ABC Abandons CPM, Charges Flat Rates For Broadband Spots

The shift from broadcast to broadband is having broad implication in the way TV networks sell ad time to advertisers. A top TV executive at Walt Disney Co. disclosed that the company is charging advertisers a flat rate--rather than using the TV industry's standard of CPMs--as the basis of ad deals for the spots running in the seven shows it will stream this fall on

Speaking at an investors' conference, Anne Sweeney, president of the Disney-ABC Television Group, added that advertisers had the option of just buying into the online streams. Going forward, however, ABC will look to package those opportunities with spots on the network and other properties.

The streams were not sold in the upfront, a deliberate move to try and extract premium pricing, Sweeney said.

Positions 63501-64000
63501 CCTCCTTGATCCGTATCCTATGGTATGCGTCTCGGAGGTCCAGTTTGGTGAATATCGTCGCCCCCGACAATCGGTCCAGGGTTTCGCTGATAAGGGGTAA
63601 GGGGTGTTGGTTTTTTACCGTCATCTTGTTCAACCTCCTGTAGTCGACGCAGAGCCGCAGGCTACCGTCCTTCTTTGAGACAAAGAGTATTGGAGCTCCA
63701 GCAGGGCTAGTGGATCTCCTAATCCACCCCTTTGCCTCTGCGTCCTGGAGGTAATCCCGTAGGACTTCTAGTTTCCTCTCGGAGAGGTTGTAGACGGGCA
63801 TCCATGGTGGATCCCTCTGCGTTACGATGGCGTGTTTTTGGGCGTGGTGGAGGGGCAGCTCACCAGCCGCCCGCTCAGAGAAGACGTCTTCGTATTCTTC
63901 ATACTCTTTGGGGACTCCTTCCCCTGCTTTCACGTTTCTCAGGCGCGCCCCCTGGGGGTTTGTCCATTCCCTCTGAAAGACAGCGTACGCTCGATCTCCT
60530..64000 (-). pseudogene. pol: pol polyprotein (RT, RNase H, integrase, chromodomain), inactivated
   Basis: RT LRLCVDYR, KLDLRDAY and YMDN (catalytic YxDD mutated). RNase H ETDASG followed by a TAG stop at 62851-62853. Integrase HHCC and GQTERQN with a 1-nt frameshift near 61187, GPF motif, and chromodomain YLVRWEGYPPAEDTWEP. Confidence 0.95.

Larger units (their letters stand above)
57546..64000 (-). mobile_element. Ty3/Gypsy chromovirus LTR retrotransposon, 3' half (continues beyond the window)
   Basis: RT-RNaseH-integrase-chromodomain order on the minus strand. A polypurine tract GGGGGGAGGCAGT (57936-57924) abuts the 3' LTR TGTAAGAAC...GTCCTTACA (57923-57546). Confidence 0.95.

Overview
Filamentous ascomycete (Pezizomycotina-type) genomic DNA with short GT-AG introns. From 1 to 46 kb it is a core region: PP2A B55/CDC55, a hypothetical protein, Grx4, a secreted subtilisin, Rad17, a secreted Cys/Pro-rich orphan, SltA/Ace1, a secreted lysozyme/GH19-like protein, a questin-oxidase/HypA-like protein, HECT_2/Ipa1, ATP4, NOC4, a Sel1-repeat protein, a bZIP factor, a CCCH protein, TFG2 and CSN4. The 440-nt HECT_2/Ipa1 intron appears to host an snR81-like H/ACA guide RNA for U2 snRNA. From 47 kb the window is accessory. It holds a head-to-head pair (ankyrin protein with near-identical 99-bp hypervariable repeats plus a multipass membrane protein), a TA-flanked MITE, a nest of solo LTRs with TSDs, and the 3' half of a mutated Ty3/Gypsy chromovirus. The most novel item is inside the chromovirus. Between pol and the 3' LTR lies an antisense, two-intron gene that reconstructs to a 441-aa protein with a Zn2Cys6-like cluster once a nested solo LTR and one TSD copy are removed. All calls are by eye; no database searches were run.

She also confirmed reports about ABC's performance in the upfront: CPM jumps of 3 percent to 4 percent and a total prime-time take of $2.3 billion.

In a sign of just how crucial prime time is to a network's success, she said ABC pulled in $3 billion for all dayparts in the upfront--meaning prime time accounted for 77 percent.

Still, Sweeney said the upfront was the tip of the iceberg. The network is "focused on a 52-week selling cycle" and encouraged by scatter pricing for the fall. Last season, scatter pricing showed double-digit increases over upfront pricing.



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